Sunday, June 8, 2014

Peter Grimes & the fishermen who save

Sensationally, that rarest of things,
an English opera, erupted at Sadler's
Wells in the middle '40s to exalt one
of the very great cultures of musical
performance if not of composition, af-
ter Purcell. And how riveting does it
sound, as a dark mentality's protest,
of juridical villainy in his borough:
Grimes, a fisherman, keeps losing his
apprentices, and is ostracized on cir-
cumstantial evidence. It is genuinely
to be considered with the great stage
works in English, whatever one might
think of its severe musical effects,
which reverberate outside comparison.

In the past week, we have seen multi-
national exaltation of amphibious in-
vasion of occupied France as a marker
of values we not only flatter oursel-
ves to profess, but rather delight in
holding to our nostrils. This cinemat-
ically restorative occasion sweeps us
all, in our own way, off our feet. At
the same time, right-wing casuistries
cascaded again upon a black commander
in chief, for acts (as they asserted)
humbling to the nation and its might.
Ostracism and severity are our yoke,
yet every life harbors their rebuttal.

One needs to ask permission of thugs,
these days, to suggest recalling with-
out indignation, how the 1940s' mon-
strous beast was haplessly overmatched 
by remote, unmolested industrial pow-
er, such as no epoch of man had ever
seen, after having bled itself help-
less on its vilest, Eastern front.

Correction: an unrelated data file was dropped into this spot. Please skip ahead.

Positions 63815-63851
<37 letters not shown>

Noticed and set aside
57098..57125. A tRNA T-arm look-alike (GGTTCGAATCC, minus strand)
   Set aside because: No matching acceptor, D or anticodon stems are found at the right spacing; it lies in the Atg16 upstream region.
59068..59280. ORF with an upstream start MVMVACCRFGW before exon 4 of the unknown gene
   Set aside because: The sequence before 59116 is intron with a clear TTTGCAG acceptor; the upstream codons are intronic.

I think of these selective spasms
of remembrance with respect. But I'm
not alone in recalling those identic-
al fishermen of Peter Grimes' borough,
including surely Peter Grimes, in the
great test and proof of pure courage
which that hideous aggression afford-
ed to the beaches of France. I refer,
of course, to the uprising of native
yeoman craft, registering as a cres-
cendo of treble praises, resounding
through the mossy crags of endless
stony sanctuaries of England's south-
ern shores, to save the soul of re-
sistance in the flesh of honest men,
at Dunkirk. If this world does wish
to believe in the sacrifice of men,
let it believe in that seizure of
their rescue we remark upon as play.

The heart of humankind can almost
not contain the fact: Instead of
the 45,000 troops, which the Admir-
alty had hoped to save, the war-
ships of the Royal Navy and the as-
sorted civilian craft had taken off
some 338,000 Allied troops, of whom
193,000 were British and the rest

How'd they do that?

Benjamin Britten
Peter Grimes
Boosey & Hawkes, 1945©

Antony Beevor
The Second World War
Weidenfeld & Nicolson, 2012©

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